The article in italics below was written by Edward J. Mahoney, a professor at St. Michael’s College and President of the the Vermont Alliance for Ethical Health Care, and published in the July 5, 2013 edition of Burlington Free Press (http://www.burlingtonfreepress.com/apps/pbcs.dll/article?AID=2013307070007). Please comment supporting his call for a special session of the legislature to address this bill, which is an embarrassment to the governor, the proponents, and our whole state.
My Turn: Legislative malpractice
Vermont legislators should be mortified that they have enacted a law to allow and promote “aid-in-dying” with virtually no protections for vulnerable patients. One might contend that they have committed legislative malpractice by cutting-and-pasting together a law that has great potential to be injurious to one group of people and violates the rights of conscience of another group — clear violations of their legislative oath.
S.77 (now Act 39), “An Act Relating to Patient Choices and Control at the End of Life,” raises serious problems for hospitals and other health care facilities as well as physicians and health care professionals. A close reading of the statute reveals that Act 39:
Requires that the patient requesting hastened death be “capable” at the time of the request; however it allows someone other than the patient to interpret a patient’s request if the patient is unable to be understood by the physician.
Does not require that the patient be “capable” at the time of the lethal ingestion.
Requires that the patient request a lethal drug for self-administration, however it does not require that the patient actually self-administer the drug.
Requires that physicians inform all terminally ill patients about all available treatment options (including a drug to hasten death) even if the patient does not ask about it.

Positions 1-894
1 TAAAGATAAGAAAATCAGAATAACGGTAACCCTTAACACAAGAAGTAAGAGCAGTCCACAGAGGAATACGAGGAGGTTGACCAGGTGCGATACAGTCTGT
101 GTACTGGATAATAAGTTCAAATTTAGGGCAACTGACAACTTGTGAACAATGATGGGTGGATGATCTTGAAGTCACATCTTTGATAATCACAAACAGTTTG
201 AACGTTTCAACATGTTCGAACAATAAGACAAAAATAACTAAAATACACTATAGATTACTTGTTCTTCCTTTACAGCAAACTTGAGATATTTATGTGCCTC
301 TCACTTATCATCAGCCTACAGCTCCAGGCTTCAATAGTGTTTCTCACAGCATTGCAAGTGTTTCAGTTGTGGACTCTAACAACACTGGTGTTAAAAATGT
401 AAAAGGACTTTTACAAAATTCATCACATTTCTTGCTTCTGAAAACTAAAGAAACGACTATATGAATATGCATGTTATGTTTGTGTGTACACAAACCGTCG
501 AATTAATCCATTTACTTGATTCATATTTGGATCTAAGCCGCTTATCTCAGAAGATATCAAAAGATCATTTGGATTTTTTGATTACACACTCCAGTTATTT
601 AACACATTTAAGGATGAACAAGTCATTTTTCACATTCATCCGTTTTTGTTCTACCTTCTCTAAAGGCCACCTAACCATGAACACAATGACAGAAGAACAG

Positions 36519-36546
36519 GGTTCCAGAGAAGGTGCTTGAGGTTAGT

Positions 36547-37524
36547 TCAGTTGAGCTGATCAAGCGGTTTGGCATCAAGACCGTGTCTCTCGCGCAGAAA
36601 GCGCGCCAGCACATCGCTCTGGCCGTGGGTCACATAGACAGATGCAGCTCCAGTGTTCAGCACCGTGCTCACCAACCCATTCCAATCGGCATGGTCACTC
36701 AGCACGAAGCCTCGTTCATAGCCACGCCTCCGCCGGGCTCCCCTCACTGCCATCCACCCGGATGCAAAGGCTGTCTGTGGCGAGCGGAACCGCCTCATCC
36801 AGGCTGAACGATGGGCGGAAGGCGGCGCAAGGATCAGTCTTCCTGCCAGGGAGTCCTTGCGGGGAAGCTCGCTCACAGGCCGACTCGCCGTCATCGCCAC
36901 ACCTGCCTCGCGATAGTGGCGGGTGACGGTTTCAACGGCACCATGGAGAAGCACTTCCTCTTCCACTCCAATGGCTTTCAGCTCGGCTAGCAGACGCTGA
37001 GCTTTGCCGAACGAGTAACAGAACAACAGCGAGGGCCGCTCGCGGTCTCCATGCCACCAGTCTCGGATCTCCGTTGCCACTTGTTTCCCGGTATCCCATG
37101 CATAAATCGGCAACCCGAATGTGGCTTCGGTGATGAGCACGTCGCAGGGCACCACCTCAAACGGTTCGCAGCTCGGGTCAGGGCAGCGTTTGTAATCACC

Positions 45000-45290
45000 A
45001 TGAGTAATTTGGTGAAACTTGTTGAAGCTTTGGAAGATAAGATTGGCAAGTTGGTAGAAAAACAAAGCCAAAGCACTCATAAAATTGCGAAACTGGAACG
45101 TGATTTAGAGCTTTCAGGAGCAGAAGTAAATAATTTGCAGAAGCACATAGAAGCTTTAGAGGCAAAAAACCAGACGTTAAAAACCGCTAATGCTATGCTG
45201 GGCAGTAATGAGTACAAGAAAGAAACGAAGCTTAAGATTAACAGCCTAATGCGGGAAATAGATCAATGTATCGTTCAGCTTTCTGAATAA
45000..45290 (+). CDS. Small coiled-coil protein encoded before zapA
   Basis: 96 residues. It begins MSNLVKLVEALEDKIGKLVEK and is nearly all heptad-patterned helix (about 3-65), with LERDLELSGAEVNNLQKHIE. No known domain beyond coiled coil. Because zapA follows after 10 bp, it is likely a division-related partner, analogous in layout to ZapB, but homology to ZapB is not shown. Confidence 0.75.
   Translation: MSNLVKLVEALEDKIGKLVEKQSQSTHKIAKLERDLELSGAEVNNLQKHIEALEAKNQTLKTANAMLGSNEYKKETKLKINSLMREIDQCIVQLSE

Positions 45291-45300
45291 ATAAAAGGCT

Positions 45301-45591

States that physicians are legally obligated to answer any specific questions about treatment options without withholding any requested information. There is no exemption for a physician who believes the request is premature, clinically inappropriate, or unethical.
The prescribing physician may not contact the patient’s primary physician unless the patient consents, possibly obscuring pertinent history such as prior incapacity, depression, suicidal statements or attempts.
Provides legal immunity for physicians, but not for nurses, pharmacists or other involved professionals.
Does not establish any oversight at all. The physician is only required to report to the Department of Health that he or she has written a lethal prescription (no patient name required) and has followed the procedure set forth in Act 39. The pharmacist is not required to report filling the prescription. There is no prescription tracking. No data is collected. No annual reports. The state and the public will have no idea how often this practice is occurring.
The Department of Health is required to adopt rules about the safe disposal of unused lethal prescriptions, but there is no way for them (or anyone) to know who has these lethal doses in their possession.
In addition — unbelievably — the legislature has declared an automatic repeal of all procedural steps as of July 1, 2016. After that date, hastening a patient’s death will be as simple as treating bronchitis.
Act 39 should be a national embarrassment to Compassion and Choices, the out-of-state organization that lobbied so hard to convince our legislature that legalization of “aid-in-dying” would be good for Vermonters.
One has to wonder how carefully Gov. Shumlin read this bill with such glaring errors and omissions before he signed it.
Act 39 is so egregious we cannot delay until the 2014 legislature to try to “fix” it. The Legislature should be called into special session to re-address this dereliction of their sworn duty.
Edward J. Mahoney of Essex Junction is president of the Vermont Alliance for Ethical Healthcare.